Wednesday 15 April 2020

A Slice of Cake With... Lawrence Oliver

This week I am delighted to be having a slice of cake with Lawrence Oliver.

Lawrence N. Oliver struggled in school. He has dyslexia and he hated reading, especially aloud. So, his father bought him a copy of The Foundation and The Hobbit. He can’t remember which was first but he fell in love with the genres. He'd always had a vivid imagination and a daydreamer’s attention span, they'd have called it ADD were he in school today. Even now he catches himself staring out of the window thinking about his characters, their misadventures and the other worlds they inhabit. 

As he grew up it was life, responsibilities and procrastination that had kept him from ever putting any of his daydreams down on paper.

One day he found himself home alone with a few days off work. He was reading a book, sitting by the window in his overstuffed cliché suburban recliner. It was just good ole' space opera, high adventure, the good guy is always good and always right in the end kind of stuff. Nothing wrong with that but he kept finding himself drifting from the book, looking out the window thinking of a different story. One that was a little more in keeping with the accounts of conflict he’d grown up listening to. What he knew and had read about points of view and good people making bad decisions in impossible situations where no matter what you did it could end up wrong and people could die. But if you didn't do something you and your fellow soldiers would be the casualties. Things aren't black and white, even the good guys screw shit up and sometimes the good guys aren't really the good guys at all, again depending on your point of view.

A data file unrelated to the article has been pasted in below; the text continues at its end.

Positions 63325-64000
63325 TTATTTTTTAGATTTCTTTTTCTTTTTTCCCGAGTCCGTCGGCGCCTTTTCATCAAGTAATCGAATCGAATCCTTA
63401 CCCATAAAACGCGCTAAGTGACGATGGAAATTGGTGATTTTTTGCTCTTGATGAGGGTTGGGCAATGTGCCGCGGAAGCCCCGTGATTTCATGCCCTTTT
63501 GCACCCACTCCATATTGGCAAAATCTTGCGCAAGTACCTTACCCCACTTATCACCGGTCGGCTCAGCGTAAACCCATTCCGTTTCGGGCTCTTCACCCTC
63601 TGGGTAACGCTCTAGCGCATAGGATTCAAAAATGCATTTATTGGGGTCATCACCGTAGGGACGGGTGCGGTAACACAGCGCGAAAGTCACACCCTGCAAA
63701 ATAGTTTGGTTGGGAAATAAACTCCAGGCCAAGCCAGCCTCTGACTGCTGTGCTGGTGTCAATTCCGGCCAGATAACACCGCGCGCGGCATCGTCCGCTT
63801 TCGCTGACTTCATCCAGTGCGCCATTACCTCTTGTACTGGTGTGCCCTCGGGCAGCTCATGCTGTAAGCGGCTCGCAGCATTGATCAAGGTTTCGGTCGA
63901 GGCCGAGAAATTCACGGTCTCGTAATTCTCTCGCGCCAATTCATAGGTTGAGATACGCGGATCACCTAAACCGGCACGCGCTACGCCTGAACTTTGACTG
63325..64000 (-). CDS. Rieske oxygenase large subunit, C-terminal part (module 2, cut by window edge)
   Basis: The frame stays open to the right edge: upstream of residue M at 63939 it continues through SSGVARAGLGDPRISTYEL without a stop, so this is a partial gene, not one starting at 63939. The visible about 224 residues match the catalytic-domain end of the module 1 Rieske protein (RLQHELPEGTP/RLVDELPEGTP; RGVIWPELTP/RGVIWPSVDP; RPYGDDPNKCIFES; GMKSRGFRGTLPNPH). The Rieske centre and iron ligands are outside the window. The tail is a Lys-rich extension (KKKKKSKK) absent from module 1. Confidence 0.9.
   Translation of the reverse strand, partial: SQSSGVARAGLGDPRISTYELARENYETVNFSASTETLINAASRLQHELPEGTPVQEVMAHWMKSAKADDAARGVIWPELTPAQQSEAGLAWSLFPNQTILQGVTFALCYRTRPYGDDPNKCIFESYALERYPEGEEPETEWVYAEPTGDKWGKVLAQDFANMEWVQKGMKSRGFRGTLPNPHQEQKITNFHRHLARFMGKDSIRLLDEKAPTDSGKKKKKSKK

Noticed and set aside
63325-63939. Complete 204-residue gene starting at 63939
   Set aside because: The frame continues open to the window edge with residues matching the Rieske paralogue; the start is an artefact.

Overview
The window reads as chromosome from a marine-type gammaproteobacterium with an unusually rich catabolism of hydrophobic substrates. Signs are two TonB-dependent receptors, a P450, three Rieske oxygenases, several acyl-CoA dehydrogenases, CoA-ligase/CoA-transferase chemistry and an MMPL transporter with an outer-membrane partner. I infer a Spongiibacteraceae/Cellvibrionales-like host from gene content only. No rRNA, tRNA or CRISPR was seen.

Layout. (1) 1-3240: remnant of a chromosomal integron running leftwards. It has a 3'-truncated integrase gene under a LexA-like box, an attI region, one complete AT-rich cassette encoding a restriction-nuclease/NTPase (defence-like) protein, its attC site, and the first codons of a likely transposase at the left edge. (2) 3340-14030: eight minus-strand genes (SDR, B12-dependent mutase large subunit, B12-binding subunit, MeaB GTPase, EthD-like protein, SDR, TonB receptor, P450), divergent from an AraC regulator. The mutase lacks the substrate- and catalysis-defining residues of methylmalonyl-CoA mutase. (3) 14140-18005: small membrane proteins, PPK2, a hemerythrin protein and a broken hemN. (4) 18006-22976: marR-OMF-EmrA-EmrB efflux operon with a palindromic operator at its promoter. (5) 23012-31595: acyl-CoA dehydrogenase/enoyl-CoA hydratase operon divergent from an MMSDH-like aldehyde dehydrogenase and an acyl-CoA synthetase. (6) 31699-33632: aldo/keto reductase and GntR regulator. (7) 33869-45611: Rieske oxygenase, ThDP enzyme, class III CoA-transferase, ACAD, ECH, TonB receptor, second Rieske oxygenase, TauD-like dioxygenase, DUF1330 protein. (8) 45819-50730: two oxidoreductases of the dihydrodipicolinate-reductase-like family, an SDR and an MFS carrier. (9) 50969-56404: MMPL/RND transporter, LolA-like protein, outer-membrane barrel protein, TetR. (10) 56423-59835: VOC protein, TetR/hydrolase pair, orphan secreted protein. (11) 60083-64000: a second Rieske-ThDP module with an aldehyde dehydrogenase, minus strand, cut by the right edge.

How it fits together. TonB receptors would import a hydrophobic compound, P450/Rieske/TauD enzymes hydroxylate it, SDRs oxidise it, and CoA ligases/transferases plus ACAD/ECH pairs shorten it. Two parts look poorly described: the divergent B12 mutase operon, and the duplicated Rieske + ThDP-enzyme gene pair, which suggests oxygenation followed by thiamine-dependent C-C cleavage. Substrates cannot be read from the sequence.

So he put down the book he was reading and he started writing.

What kind of stories do you write?

Futuristic, action/ adventure that takes place on other worlds and the dark expanses of space in between them. Gray areas, Flawed characters and humor are things I like all of my stories to have.